As more people abandon pricey cable and satellite services, the pay-TV industry may be finally waking up to the reality that if it wants to survive, it's going to have to give consumers what they desire.
And that's a la carte programming: paying only for the channels you watch.
Lowell McAdam, chief executive of Verizon Communications, recently signaled his company's acceptance of a la carte by announcing the launch of an Internet-based TV service that would offer greater programming flexibility than any other pay-TV provider.
"No one wants to have 300 channels on your wireless," he said at an investor conference. "Everyone understands it will go to a la carte. The question is: What does that transition look like?"
In Verizon's eyes, that transition looks like a base package that includes the major networks and a collection of "custom channels" from which subscribers could pick and choose, McAdam said.
Verizon's service apparently will be separate from Verizon's FiOS pay-TV service, which offers cablelike programming in 20 cities nationwide.
When the company rolls out its Internet service by the middle of next year, American consumers will have their first chance to select their own pay-TV channels from a major telecom provider rather than resign themselves to bundles of channels foisted on them by the company.
Verizon's move comes at a time when online services such as Netflix and Hulu are increasingly attracting younger viewers. It also comes as heavyweight networks such as HBO are pondering the possibility of offering their programs directly to subscribers over the Internet.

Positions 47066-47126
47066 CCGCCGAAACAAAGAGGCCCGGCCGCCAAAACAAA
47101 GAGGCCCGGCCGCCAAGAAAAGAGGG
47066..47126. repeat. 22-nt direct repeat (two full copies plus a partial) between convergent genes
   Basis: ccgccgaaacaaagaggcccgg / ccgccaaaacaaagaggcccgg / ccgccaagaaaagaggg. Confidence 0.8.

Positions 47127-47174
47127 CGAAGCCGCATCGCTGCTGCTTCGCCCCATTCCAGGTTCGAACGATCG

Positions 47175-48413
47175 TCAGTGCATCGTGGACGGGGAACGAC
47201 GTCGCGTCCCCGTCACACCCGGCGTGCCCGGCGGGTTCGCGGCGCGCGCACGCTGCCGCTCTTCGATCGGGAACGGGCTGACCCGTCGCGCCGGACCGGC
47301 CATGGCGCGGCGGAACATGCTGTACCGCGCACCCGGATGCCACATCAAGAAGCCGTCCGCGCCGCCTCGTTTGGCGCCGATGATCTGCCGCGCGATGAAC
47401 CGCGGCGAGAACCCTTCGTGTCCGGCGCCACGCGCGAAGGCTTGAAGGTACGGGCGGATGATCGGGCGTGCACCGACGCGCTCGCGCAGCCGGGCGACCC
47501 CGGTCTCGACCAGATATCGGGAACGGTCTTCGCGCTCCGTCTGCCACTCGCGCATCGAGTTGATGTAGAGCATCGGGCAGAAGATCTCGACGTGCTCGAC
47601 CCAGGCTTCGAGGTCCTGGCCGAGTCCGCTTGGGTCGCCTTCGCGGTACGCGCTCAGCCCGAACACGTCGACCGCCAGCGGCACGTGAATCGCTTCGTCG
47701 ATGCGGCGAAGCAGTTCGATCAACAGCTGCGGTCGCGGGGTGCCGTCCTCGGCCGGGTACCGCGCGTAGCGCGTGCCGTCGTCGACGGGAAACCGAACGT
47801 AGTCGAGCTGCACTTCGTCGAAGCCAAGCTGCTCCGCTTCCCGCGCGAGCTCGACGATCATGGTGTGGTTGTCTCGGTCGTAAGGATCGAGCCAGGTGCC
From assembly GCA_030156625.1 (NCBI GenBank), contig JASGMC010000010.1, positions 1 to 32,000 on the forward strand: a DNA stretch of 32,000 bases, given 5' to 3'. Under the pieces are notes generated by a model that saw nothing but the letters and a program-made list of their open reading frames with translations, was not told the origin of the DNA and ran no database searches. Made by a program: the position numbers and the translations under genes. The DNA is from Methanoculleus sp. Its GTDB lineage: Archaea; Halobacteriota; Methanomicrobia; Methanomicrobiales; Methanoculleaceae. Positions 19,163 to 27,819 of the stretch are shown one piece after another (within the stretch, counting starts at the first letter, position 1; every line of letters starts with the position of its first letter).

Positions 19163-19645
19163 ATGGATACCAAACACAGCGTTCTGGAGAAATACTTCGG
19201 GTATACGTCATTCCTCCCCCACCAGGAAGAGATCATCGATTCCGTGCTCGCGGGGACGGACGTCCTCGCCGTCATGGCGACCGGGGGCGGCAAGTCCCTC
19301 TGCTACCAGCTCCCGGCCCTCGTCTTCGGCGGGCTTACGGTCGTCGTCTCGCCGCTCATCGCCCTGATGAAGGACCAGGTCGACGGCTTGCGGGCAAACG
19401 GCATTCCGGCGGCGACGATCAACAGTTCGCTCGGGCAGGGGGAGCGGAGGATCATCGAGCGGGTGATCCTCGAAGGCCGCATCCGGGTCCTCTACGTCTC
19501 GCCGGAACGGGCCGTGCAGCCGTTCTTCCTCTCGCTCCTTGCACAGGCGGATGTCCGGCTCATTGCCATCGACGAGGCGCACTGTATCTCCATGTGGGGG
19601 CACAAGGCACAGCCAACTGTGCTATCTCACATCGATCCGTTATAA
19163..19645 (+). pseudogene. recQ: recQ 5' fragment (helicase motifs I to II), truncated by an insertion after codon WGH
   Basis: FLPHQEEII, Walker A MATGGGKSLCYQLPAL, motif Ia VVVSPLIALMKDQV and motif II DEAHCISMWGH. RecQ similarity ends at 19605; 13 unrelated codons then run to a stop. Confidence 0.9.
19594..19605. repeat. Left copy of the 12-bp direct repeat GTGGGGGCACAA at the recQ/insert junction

The pay-TV industry for years has said a la carte programming would be a disaster for consumers. Industry executives have argued that abandoning bundled channels would result in higher prices for viewers and fewer channels to choose from.
McAdam had some harsh words for telecom companies that refuse to accept changing times. They're "the ones who'll be left behind," he said.
It's not much of a stretch to think that the combination of smaller, cheaper bundles with a modicum of a la carte flexibility would appeal to U.S. pay-TV customers who are sick of cable bills topping $100 a month.
The typical American watches only about 17 channels regularly, the Nielsen company says.
I asked representatives of other pay-TV companies in the United States if they were planning to follow Verizon's a la carte lead. None said it was cooking up something similar.
What it shows, I think, is that Verizon is further along than others in reading the writing on the wall. The days of bundled pay-TV plans are numbered. The future belongs to Internet service providers that can also deliver TV content at reasonable prices.
Along those lines, content companies such as Disney, Fox and Viacom will have to adapt to a world in which they can't continue forcing pay-TV customers to take all channels. That would mean making all channels more affordable.
Depending on how you look at it, that's either a very scary or a very attractive proposition.